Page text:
[JURIST] European leaders are pushing to revive the European Constitution [JURIST news archive] after its ratification by the Finnish parliament [JURIST report] last week. Leaders of Spain and Luxembourg have called a conference in January for the sixteen EU member states that ratified the Constitution, as well as Bulgaria and Romania. German Chancellor Angela Merkel [official website, in German; BBC profile] has also declared her intent to push for a renewed debate about the Constitution in January, when her six-month term as President of the European Council begins. Although Merkel announced her intent to set a timetable for constitutional ratification in October, responses have been lukewarm [JURIST reports] from aspirants in the upcoming French presidential elections. Consideration of the charter has been on hold since it was rejected by voters in France and the Netherlands [JURIST reports] last year.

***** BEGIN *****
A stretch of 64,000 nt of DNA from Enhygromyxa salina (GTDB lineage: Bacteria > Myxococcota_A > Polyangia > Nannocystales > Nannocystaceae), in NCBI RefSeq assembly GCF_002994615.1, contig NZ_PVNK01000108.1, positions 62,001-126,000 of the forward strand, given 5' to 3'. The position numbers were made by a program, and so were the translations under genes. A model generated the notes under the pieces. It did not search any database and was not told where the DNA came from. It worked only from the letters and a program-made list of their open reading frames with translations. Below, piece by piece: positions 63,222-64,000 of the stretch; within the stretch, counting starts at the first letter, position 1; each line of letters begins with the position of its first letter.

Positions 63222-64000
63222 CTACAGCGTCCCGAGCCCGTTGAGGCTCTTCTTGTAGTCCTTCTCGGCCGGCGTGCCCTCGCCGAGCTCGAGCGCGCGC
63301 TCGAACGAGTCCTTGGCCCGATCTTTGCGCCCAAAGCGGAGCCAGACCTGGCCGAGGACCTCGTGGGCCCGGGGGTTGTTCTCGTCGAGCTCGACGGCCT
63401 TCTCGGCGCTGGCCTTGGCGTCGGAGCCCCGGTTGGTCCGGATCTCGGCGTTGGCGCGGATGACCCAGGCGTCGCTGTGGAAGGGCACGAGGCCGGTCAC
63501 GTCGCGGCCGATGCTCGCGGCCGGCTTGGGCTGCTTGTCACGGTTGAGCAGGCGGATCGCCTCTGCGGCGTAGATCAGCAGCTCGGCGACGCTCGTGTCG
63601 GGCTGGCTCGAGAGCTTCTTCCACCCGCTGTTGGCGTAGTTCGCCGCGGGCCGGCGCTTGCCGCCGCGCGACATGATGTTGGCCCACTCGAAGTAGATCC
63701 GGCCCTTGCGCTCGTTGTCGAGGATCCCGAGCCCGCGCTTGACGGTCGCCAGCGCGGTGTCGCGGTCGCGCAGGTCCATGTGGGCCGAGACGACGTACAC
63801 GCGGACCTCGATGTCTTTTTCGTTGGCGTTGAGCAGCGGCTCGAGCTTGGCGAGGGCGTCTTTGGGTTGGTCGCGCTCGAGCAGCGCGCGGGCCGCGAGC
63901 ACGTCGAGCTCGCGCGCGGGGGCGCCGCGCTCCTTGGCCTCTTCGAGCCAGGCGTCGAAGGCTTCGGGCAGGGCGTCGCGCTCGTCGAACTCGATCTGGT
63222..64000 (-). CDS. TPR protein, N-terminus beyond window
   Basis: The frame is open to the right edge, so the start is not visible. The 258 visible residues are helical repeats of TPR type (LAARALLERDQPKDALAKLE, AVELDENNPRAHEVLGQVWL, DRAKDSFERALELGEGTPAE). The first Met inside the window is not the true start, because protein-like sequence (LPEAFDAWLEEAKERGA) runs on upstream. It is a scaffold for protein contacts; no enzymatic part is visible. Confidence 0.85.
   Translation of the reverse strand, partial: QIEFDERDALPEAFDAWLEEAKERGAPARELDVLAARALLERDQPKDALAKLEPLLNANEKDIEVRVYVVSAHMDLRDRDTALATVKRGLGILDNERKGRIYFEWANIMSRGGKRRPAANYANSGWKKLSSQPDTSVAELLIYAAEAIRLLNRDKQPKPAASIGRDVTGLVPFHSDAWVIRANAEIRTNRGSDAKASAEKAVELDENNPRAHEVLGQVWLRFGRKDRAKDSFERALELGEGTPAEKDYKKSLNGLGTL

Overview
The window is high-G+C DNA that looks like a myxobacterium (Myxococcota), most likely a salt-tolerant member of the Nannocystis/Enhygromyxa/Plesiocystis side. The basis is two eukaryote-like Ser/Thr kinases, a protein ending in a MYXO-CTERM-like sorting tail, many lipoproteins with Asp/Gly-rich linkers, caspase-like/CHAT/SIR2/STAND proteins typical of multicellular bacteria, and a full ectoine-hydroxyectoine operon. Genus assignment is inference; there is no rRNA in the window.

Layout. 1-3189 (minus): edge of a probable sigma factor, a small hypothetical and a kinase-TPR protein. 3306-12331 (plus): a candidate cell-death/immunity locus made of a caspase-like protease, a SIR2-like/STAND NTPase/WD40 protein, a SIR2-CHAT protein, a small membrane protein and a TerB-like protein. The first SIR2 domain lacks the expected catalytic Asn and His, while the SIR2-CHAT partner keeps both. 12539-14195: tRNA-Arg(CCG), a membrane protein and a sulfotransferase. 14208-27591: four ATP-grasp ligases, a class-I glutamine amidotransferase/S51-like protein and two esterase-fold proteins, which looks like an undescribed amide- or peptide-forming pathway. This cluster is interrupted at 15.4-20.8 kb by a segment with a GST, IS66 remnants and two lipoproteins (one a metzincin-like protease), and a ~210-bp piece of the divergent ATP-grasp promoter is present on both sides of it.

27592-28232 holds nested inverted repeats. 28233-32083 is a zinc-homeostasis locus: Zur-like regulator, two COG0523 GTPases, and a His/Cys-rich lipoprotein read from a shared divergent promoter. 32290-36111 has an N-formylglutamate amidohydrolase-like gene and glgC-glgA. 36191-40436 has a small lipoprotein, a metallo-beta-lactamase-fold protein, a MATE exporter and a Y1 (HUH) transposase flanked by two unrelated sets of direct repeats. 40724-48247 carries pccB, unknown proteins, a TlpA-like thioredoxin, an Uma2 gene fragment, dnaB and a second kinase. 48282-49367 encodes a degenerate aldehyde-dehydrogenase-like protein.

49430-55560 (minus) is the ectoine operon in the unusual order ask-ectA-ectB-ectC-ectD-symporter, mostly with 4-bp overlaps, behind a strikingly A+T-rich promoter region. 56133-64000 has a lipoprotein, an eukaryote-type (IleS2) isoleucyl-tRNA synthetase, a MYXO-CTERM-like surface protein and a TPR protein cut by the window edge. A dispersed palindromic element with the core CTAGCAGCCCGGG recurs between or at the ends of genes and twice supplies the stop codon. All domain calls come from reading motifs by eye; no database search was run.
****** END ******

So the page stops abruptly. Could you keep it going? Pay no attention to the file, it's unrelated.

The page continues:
Although a majority of EU member states support the Constitution, unanimous ratification is required before it can take effect. While French and Dutch leaders have refused to hold second referendums, many within the EU agree that reforms are needed to accommodate institutional enlargements. Although France and the Netherlands would be permitted to join a second summit on the Constitution in February, the Dutch government has expressed displeasure [Expatica report] at the exclusion of the two countries. It is also unclear whether the constitution would succeed in the United Kingdom and Denmark, typically regarded as Euroskeptics. AP has more. EUObserver.com has additional coverage.